Friday, August 29, 2008

My Summer Vacation or: How I Learned to Stop Worrying and Love My Laptop

I haven't written a post specifically for a carnival for a while, though Bora was kind enough to include one of my posts in the first edition of Praxis. Actually, I haven't been writing many posts at all lately, and part of the reason is Summer. Which just happens to be the theme of this month's Scientiae Carnival hosted by Lab Cat.

Summer vacation is a bit of a paradox for those of us who have school aged children who have it, but jobs or training positions that don't. During the school year, things are nice and predictable. Thing 1 goes to (public) school each morning by 8 am, has actual classes until 2 pm, walks to another part of the school and attends an extended day program until 6 pm at which time some adult picks her up and brings her home for dinner and family time. Thing 2 goes to daycare on the same schedule. Rinse, sleep, and repeat, Monday through Friday. Saturday and Sunday are for the soft restart. So, although everyone is kind of running on a hamster wheel all week, unless I have something unusually taxing to do, like a 36 hour long protocol to do, it's not too hard to be productive during the school year.

Everything changes when school closes for the summer. Thankfully, Thing 2 is in a daycare that stays open for all twelve months of the year, but I have to start planning (and paying for) stuff for Thing 1 to do starting in January if I even want to come close to covering all 10 weeks of her summer vacation. It takes a siginificant amount of research to find suitable day camps that don't cost twice as much per week as the extended day program costs per month. Even still, many of the those are so mind-numbingly boring that she begs me not to make her go each morning. The rest tend to have such short schedules that it is nearly impossible to get anything done between drop-off and pick-up. Previous summers I have been so strapped for time that I would have to pick Thing 1 up during some incubation, take her back to the lab with me, and install her at my computer playing games for a couple of hours, just so I could finish up my experiment for the day. Needless to say, the disjointed and compressed work schedule feels like anything but a vacation, so when people would ask me if I was looking forward to the summer, I'd usually force a smile and nod noncommitally, while inside I was screaming - what the hell do I have to look forward to, exactly? My thesis isn't going to write itself while I hang at the beach with the kids, now is it? And OMG, have I mentioned how broke I am? Whaaaaaa!

But I decided to make this summer different. The experiments I needed to run were not particulary long in terms of time at the bench, but required a lot of time for data analysis. So, I decided not to worry so much about how many hours I spent in the lab, since it doesn't really matter where I sit at a computer and pore over raw data and analysis scripts. I left quite early almost every day for a whole month and even took the time to shuttle Thing 1 to a dance class she wanted to take in the afternoon. I did a lot of work on my laptop at all different times of the day and in all kinds of different places. Sometimes I went in to the lab on the weekend. Then hubby took over the transportation of Thing 1 to a camp near where he works, so I had a few weeks of something similar to my normal schedule. My PI and I had set a goal for a certain set of experiments to be done by the end of all the summer camp I had lined up for Thing 1, and I did it. I'm not about to pretend that I was cool as a cucumber through it all, but it didn't totally suck.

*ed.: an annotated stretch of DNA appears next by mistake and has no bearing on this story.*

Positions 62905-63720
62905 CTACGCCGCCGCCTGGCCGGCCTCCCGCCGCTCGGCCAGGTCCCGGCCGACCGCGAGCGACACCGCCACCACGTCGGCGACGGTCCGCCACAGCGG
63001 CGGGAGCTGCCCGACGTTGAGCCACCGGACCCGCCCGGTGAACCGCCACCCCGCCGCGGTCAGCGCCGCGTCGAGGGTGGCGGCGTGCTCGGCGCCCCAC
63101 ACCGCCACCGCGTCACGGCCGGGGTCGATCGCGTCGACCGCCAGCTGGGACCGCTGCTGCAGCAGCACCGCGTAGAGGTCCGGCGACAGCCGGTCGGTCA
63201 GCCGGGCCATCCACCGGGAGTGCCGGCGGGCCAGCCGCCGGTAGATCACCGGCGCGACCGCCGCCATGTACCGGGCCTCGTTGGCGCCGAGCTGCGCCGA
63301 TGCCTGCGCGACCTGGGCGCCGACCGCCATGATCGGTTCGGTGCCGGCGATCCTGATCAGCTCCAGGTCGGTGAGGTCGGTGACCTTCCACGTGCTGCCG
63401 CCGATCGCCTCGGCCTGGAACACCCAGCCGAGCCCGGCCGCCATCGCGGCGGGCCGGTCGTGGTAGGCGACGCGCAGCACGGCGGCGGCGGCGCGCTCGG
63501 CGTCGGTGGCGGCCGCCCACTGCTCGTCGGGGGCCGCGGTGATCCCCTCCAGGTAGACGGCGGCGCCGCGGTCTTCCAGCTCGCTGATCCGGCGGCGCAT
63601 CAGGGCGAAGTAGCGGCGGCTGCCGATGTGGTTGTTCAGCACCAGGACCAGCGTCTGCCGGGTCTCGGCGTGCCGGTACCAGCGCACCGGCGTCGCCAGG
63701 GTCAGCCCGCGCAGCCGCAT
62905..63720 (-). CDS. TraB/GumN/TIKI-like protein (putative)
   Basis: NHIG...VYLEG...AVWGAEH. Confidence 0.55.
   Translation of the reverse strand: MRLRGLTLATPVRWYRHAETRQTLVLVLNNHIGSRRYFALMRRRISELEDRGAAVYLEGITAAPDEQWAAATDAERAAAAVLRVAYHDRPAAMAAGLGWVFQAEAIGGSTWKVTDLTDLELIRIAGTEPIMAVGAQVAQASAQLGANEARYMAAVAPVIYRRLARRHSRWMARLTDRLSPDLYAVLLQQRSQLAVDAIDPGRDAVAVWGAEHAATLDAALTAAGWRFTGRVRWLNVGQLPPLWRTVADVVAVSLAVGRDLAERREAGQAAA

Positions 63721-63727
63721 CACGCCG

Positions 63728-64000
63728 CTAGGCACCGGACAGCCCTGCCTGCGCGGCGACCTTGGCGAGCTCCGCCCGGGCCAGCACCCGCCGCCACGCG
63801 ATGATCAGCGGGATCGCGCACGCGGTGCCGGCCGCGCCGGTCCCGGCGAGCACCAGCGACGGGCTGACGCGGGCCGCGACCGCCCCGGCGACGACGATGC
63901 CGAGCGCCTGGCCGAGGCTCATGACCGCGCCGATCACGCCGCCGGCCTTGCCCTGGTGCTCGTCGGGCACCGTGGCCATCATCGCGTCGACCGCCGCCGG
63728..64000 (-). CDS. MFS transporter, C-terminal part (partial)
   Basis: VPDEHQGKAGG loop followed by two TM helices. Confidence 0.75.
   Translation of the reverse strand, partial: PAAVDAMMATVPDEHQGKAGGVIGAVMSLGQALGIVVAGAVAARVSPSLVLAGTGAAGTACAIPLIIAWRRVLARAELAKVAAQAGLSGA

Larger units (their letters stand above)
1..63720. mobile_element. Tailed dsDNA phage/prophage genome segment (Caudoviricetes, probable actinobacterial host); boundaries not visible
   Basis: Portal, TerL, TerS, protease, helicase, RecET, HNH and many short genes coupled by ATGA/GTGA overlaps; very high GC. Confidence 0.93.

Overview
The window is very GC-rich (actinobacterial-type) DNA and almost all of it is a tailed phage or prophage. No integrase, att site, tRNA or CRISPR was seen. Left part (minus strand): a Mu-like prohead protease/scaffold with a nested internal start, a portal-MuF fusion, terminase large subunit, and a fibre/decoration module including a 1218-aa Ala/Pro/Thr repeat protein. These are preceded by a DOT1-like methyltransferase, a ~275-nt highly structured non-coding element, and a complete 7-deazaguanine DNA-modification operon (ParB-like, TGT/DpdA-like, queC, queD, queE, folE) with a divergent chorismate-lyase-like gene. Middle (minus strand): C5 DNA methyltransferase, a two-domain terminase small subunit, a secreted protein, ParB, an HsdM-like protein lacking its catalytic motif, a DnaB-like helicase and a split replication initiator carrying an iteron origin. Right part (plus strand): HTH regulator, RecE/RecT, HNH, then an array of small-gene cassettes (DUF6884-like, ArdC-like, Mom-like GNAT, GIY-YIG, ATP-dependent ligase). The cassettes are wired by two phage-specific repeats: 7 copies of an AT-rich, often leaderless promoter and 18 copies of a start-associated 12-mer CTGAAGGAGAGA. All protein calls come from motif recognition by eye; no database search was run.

Then we went on a real vacation, for the first time since before Thing 2 was born. Hubby and I both took almost two weeks off so we could go to an unnamed family vacation mecca for ten days. The longest vacation we have ever taken since our honeymoon. But the best part about it was that I didn't feel like I was so behind that I couldn't afford not to take work along with me. Though I did falter in my resolve a little at the last minute, I smacked myself and reminded myself that I'd been taking work all over town with me all summer. I took a couple of papers that I wanted to read, but in the end I didn't even look at them. Past years I would have been facing this last weekend of summer, feeling that I hadn't done enough of anything. Wishing I'd spent more time having fun with the kids, annoyed that I hadn't made enough progress in my research, frustrated by friends and family members who didn't understand that even though I'm a student I don't have the whole summer off to just chill and tired from trying to fit too much into too short a day for too many days straight. For once I feel like after this weekend, I will be ready to dig into everything with renewed energy rather than a sense of desperation.


Dr. Jekyll and Mrs. Hyde said...

Inspiring post! I love that you were able to hit your research goal by a preset time--I have zero kids but basically never accomplish that, so it's even more impressive. Way to make it work.

ScienceGirl said...

Very impressive! Glad you got to enjoy the summer while being so productive!